> > judgements, no values, just imagination and adventure. Again the adventure
> > expands as ability expands. Ideal encouragement is the playful way adults
> > learned in childhood to go about tasks with enthusiam and cooperation, and
> > so they share this with others at a job or in the community, and at home
> > with their children. It is about love. Fight or flight never gets developed
> > as a way of life. In its place are models who demonstrate the functionality
> > of empathy, honesty, creativity and following your joy.
> > Did you see Robin Williams in Jack? The movie was on tv tonight. Robin plays
> > a kid who grows too fast into an adult body. I enjoyed the contrast between
> > the children's love of adventure and the adults' love of value judgements.
> > (It isn't that values don't develop, but because we choose not to value what
> > does not work, fight-flight as a value system does not develop. What does
> > develop is open to what does work better and better.)
> > The other day it was as if the cat noticed my lack of ability to mimic her
> > growl, so she changed her voice to mimic my deep rumbling vocalization. I
> > was totally flattered.
> > robert
> > on 12/20/00 10:04 PM, firstname.lastname@example.org at email@example.com
> > wrote:
> > > Hello all,
> > > I guess I'm "old school" afterall. After reading the conversations and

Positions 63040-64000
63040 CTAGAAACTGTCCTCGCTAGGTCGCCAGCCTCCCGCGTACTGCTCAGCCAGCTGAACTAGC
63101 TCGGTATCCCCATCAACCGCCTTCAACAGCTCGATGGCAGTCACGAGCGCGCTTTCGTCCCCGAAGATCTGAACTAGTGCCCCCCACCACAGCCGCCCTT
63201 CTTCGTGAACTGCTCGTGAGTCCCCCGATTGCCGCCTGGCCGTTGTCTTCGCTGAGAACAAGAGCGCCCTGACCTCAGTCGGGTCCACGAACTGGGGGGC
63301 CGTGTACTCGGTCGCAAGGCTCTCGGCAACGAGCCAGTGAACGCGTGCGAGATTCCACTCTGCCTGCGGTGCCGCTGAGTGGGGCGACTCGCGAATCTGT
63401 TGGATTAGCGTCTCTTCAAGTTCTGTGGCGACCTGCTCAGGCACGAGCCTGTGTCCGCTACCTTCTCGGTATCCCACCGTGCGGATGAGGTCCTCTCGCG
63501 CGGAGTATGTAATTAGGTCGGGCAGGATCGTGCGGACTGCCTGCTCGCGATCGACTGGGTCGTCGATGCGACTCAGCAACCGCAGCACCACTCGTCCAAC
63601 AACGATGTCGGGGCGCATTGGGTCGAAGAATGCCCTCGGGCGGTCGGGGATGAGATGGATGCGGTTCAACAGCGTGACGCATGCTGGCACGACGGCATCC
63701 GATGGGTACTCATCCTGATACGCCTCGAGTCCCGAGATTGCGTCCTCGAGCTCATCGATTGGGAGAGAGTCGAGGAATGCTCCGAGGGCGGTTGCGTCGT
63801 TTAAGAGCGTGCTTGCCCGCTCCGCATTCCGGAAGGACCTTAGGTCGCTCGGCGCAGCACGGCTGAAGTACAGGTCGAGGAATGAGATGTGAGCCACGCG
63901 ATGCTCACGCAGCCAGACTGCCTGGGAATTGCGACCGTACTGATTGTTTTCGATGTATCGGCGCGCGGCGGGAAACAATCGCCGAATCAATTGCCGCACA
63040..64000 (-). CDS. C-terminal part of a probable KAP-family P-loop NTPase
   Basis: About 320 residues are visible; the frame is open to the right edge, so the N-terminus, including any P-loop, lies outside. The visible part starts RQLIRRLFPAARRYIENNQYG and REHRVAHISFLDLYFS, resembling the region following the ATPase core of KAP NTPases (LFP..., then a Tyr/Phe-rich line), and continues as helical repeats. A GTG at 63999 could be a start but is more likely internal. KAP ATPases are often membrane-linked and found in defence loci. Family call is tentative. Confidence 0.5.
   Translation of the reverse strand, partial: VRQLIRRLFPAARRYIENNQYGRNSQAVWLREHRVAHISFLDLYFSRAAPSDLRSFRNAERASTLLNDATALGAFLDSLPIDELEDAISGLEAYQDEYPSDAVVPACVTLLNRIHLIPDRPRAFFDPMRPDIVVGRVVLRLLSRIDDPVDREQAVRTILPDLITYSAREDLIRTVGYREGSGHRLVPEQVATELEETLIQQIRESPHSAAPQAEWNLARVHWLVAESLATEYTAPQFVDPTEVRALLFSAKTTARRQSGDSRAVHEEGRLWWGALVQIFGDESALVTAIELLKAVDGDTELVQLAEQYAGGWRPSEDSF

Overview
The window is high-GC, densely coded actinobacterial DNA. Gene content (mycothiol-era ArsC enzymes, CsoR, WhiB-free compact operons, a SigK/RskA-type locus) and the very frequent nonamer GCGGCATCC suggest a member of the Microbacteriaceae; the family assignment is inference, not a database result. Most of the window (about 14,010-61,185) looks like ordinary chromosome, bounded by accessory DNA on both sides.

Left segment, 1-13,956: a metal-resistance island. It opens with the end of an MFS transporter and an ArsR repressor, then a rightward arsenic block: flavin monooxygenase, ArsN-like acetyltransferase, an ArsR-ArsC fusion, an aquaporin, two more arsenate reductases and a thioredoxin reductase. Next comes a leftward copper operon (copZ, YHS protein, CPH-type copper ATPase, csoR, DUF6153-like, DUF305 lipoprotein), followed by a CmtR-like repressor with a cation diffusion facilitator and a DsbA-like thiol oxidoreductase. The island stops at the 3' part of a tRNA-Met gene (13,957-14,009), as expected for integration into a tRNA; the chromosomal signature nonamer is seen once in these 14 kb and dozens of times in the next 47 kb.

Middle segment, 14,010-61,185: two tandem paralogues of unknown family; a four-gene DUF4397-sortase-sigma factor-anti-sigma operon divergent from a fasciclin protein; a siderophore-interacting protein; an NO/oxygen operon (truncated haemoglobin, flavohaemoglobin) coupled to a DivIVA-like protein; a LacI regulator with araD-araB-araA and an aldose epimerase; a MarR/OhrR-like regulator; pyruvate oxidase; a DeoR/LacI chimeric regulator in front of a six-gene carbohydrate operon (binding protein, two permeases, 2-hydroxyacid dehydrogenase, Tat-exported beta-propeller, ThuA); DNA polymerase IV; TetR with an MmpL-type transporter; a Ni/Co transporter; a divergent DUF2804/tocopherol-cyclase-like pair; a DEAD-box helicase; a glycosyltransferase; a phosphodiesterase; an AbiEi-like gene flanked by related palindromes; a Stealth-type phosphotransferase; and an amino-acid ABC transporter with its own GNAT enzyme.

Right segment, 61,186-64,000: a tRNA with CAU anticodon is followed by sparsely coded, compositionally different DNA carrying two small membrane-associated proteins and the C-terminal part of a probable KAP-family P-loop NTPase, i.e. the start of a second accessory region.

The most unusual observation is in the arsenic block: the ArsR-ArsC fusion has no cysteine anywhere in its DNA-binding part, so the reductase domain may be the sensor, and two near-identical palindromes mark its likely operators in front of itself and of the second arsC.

> > > opinions regarding praise and encouragement, I made some personal
> > > observations at my school.
> > > I have numerous students visiting me in my classroom throughout the day,
> > > just to sit and "gab." I found that I have the habit of finding something
> > > nice to say about them, either something I saw them do or heard them say that
> > > was "good." Their overall behaviors always improve in my classes, their self
> > > esteem is demonstrably improved, and their undesirable negative behaviors
> > > disolve.
> > > My boss's 2 year old son was in a room with a single, well carpeted
> > > step. He jumped it! I said "Wow, you're a good jumper!" He joyfully jumped
> > > it at least a dozen more times while I talked with his father. At the end of
> > > our short conversation, I said loudly to his father, "Your son is really good
> > > at jumping!" The little guy started jumping like a gazelle, back and forth,
> > > back and forth, smiling the whole time. I couldn't help myself, it just came
> > > out of my mouth. We all enjoyed it.
> > > I noticed the frequency of praise and encouragement I shared throughout
> > > the day. It pleased me to do so. It pleased the children to hear it. I
> > > have a great relationship with my students. The "troubled teens" come into
> > > class and do well in a way that is enjoyable for all. Then they graduate and
> > > successfully go on to high school, college and careers.
> > > When I stopped to put gas in my car, the clerk smiled and commented on my
> > > outfit looking nice. I want to be dressed nice when I go there next time. I
> > > want to get gas there again.
> > > Many of you consider these things negative external behavior
> > > manipulations. I consider them... pleasurable. They work, easily.
> > > What are the results of your focus on intrinsic self satisfaction? I'm
> > > really having a hard time trying to understand how my silence would have had
> > > the success rate my caring created.
> > > Marlene